One of Red Bee’s previous major projects was with Channel 4, which outsourced its playout and media management. “During that project we procured a BPMS platform, called Cordis, but many software vendors provide these, and what that allows us to do is to graphically design workflows and orchestrate these SOA services in agile and flexible ways.” This allows it to get a better return on investment on IT through maximised reuse and generally reduce the IT burden. BPMS has reduced support costs and also makes it easier to pull out an existing process and change it.
Hardly any of the platform it used for ITV was custom built, apart from the workflows themselves and some of the interfaces that it enhanced. Red Bee has its own in-house material management system for managing tape delivery. It uses Agility and Rhozet for transcoding, Ardome for asset management (among others it has), and Signiant for file acceleration, but the Content Store project doesn’t integrate directly with these. There is a services layer, which abstracts all of the proprietary interfaces and enables the BPMS layer to call the services without having to know the details of the exact vendor interactions. It also makes it simpler to monitor activity, and trigger different processes if a threshold is reached or service level agreements are about to be breached. Management reporting is also significantly easier.
It has also set up an Enterprise Service Bus for messages, which is common in the IT world, but just starting to be used within broadcasting. It complements the BPMS, and is like a network router for data, allowing the management of a large volume of messages, doing translations between one vendor’s format and another, and managing the complex routing between systems and reacting to system events. Red Bee uses it to manage file delivery and generate wake-up messages for each process that needs to be run. It decouples the business processes from the way that the media is being managed in the background; to keep the business processes simple and visible.
Standards are also important, for interoperability between systems, such as BXF for managing interoperability of context of metadata. The Broadcast eXchange Format. (SMPTE S2021-x-2009) is a schema based on file-based workflow. Red Bee first used it with Snell and Ardendo systems for staging content for transmission for Channel 4, based around XML file integration. For ITV, when it was developing the IP web service integration, “we wanted to adopt some standards that were extensible but would also enable us to short cut the design process in terms of feeding metadata back to them,” explained Wood.
To do this it created some abstract services on top of its MAM system to allow ITV to come in with web service calls in the background to query the database, which then returns BXF. “It wasn’t the way that BXF was primarily designed to be used. It’s really based on file-based workflow, so a single file can be a message of any sort, which doesn’t really fit with a more operations-based series of services that are tied quite closely to the functions that are carried out. So, really the way that we got around that is that we used it mainly as a data schema, but we did find it very adaptable and extensible and we will continue to use it in the future.”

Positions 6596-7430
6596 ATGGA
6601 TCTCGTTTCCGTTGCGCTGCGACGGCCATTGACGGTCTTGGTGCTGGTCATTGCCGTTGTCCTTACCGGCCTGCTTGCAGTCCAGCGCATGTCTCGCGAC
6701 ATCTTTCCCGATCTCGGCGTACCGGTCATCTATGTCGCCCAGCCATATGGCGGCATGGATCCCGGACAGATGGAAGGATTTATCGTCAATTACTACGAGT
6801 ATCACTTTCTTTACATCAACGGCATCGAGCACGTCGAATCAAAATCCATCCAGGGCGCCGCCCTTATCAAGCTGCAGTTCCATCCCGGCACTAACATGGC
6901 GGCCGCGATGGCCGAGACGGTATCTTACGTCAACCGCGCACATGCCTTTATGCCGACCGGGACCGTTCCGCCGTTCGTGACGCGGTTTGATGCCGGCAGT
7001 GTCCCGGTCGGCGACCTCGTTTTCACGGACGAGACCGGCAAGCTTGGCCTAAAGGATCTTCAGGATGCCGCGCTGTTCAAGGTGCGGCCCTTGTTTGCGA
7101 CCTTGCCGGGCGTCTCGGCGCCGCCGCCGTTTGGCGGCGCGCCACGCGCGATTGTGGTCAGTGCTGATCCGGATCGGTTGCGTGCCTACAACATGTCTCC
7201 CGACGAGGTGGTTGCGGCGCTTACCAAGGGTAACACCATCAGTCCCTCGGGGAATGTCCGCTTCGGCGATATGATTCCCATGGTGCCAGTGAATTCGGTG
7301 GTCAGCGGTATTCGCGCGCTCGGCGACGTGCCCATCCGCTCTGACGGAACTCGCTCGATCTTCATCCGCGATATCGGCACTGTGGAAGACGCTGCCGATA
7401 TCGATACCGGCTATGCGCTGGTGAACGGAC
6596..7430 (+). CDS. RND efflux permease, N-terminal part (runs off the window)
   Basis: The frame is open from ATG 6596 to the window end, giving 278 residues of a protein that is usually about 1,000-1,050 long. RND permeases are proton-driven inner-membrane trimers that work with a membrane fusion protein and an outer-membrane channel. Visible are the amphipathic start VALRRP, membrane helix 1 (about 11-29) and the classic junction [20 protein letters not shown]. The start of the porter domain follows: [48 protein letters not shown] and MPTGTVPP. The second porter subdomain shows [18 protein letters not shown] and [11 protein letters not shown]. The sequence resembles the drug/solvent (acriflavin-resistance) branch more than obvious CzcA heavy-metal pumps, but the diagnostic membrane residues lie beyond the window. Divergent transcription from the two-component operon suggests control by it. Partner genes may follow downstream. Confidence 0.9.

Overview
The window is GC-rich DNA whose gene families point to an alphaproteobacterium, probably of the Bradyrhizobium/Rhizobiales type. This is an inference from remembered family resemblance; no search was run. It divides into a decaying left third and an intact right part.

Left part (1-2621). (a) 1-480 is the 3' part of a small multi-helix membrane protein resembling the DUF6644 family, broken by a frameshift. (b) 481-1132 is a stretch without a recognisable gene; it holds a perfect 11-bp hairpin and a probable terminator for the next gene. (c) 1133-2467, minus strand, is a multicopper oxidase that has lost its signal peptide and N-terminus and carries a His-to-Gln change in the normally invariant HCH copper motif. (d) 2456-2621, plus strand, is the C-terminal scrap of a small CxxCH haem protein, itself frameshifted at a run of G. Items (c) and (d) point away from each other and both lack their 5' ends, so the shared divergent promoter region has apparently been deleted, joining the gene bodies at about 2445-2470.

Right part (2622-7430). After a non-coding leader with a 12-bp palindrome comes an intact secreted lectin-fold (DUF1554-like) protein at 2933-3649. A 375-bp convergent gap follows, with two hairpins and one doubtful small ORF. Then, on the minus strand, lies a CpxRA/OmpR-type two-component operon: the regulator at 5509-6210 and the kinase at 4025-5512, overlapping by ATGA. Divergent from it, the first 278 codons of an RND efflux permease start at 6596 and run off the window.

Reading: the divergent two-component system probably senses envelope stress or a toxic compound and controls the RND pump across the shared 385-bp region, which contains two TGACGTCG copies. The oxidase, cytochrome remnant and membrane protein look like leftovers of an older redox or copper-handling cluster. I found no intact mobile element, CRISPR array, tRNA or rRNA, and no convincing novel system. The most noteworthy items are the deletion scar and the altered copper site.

A future standard of interest is FIMS (Framework for Interoperable Media Service), which is being worked on by the EBU and AMWA. It is an initiative to standardise interoperability between web services in the media industries.
“It’s an admirable and important exercise. I think that standardisation is always a difficult one, because there’s a tension between vendors and service providers like us wanting to rapidly roll out new features and the benefits of standardised interoperability as well. As long as it can move very fast then it will be a very useful thing.” Red Bee is involved in the process, and aims to be at the forefront of implementing it. “But it probably needs to be seen as a clean up exercise.” Many vendors have already implemented services for transcode or are offering the API interoperability layer. “To retrofit all of that will be difficult to find a business case for,” said Wood.
However, he feels that even if vendors and broadcasters can get together to try to formulate a common vocabulary and a common understanding of what is required would be a valuable thing.
One of the questions asked at the end was why ITV outsourced. “It is certainly about saving costs,” replied Thompson. Besides, it didn’t have any time to build anything itself, so looked for someone with existing infrastructure, especially if that was shared with existing clients, who were also making use of such services as delivery to iTunes.
“There is a lot of commonality there that we would seek to benefit from, because we’re sharing the costs with their other clients. I think that also the level of expertise that we find with Red Bee we don’t have within ITV at present, and we would have needed quite some time to build that up.” – David Fox